Many-body QCD phenomena in high-energy proton and nuclear collisions
The emergence of macroscopic medium properties over distances much smaller than a single atom is a fascinating and non-trivial manifestation of many-body physics of Quantum Chromodynamics (QCD) in high-energy nuclear collisions.
The observation of collective particle behaviour in collisions of heavy ions (gold or lead) at the Relativistic Heavy Ion Collider (RHIC) at BNL and the Large Hadron Collider (LHC) at CERN is strong evidence that a new exotic phase of matter called the Quark-Gluon Plasma (QGP) is created in these large collision systems. However, the striking discovery of the very same collective phenomena in much smaller systems of proton-proton and proton-lead collisions at the LHC has confounded heavy-ion physics (HIP) expectations and it is not predicted by the conventional high-energy physics (HEP) picture of elementary collisions.
In 2019 the community recommendation for the European Strategy for Particle Physics emphasized that the main physics goal of future experiments with heavy-ion and proton beams at the LHC is a detailed, experimentally tested dynamical understanding of how out-of-equilibrium evolution occurs and equilibrium properties arise in a non-Abelian quantum field theory.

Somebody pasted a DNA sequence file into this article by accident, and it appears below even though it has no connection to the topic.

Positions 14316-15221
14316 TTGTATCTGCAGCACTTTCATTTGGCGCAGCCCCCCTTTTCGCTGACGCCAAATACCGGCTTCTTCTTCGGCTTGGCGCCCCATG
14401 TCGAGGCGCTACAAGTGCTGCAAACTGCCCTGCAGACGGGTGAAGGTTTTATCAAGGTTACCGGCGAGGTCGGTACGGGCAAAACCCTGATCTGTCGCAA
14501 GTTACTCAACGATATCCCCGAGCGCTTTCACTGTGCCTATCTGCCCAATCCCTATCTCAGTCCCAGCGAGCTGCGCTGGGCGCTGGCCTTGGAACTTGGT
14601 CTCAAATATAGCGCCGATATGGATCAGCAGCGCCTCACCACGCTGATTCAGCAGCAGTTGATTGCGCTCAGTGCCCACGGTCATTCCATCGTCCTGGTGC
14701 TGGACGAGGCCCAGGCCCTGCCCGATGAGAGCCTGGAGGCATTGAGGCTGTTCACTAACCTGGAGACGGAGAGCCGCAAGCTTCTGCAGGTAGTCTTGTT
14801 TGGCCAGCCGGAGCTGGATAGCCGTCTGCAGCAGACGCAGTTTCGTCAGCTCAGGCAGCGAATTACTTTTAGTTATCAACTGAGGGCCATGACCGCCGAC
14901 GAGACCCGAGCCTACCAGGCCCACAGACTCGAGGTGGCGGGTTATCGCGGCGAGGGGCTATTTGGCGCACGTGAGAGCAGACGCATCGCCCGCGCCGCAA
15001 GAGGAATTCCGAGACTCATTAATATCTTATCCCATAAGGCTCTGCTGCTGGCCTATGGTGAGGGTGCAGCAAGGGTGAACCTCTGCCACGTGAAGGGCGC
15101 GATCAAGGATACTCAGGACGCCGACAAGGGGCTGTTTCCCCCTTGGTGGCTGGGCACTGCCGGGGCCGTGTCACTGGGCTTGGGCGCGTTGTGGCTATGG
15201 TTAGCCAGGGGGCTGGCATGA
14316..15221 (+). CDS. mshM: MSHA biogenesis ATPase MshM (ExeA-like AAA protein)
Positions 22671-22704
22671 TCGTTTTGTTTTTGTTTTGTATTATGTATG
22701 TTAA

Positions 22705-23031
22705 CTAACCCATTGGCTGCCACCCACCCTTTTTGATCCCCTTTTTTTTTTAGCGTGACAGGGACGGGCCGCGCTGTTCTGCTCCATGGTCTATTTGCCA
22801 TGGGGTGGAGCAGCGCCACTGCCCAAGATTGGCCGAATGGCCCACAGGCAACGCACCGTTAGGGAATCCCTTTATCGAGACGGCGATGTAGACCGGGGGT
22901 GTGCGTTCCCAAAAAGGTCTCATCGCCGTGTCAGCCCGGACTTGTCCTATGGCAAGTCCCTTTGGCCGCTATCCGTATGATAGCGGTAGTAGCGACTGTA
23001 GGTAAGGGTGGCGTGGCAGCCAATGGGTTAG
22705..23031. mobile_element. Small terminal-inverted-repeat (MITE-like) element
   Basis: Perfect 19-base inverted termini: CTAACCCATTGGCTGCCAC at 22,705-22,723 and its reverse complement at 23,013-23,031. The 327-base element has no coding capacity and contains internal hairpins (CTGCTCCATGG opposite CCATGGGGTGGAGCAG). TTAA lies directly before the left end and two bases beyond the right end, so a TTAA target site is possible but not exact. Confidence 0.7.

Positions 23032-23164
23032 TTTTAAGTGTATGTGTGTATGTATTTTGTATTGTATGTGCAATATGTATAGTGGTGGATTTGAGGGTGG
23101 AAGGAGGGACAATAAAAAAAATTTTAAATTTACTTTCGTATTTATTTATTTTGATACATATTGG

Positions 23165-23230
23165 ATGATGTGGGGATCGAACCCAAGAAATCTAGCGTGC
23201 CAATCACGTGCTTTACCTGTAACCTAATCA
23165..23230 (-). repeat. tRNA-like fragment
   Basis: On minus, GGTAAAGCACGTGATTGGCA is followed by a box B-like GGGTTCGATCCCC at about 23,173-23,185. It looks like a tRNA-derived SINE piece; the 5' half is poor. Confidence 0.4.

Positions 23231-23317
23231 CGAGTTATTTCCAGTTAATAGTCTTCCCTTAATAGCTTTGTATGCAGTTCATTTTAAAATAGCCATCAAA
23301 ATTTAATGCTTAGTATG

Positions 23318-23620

Uncovering the physical origins of collective behaviour in all hadronic collisions and explaining their dependence on the size of the collision system is the main goal of this project.
- A) As the core part of the project, I will use my expertise on QCD thermalisation and, in particular, QCD effective kinetic theory to build a comprehensive model of emergent phenomena in small systems. My group will then model and predict the rich set of kinematic (integrated and momentum differential), chemical, and electromagnetic signals of collective phenomena that have been observed at the LHC in collision systems with different size.
- B) In parallel I will do next-to-leading order perturbative QCD calculations of high momentum transfer processes in nuclear collisions to design sensitive tests for yet undiscovered medium-induced phenomena in small systems.
As the result of these activities my group will construct a detailed theoretical picture of microscopic QCD equilibration in proton and nuclear collisions.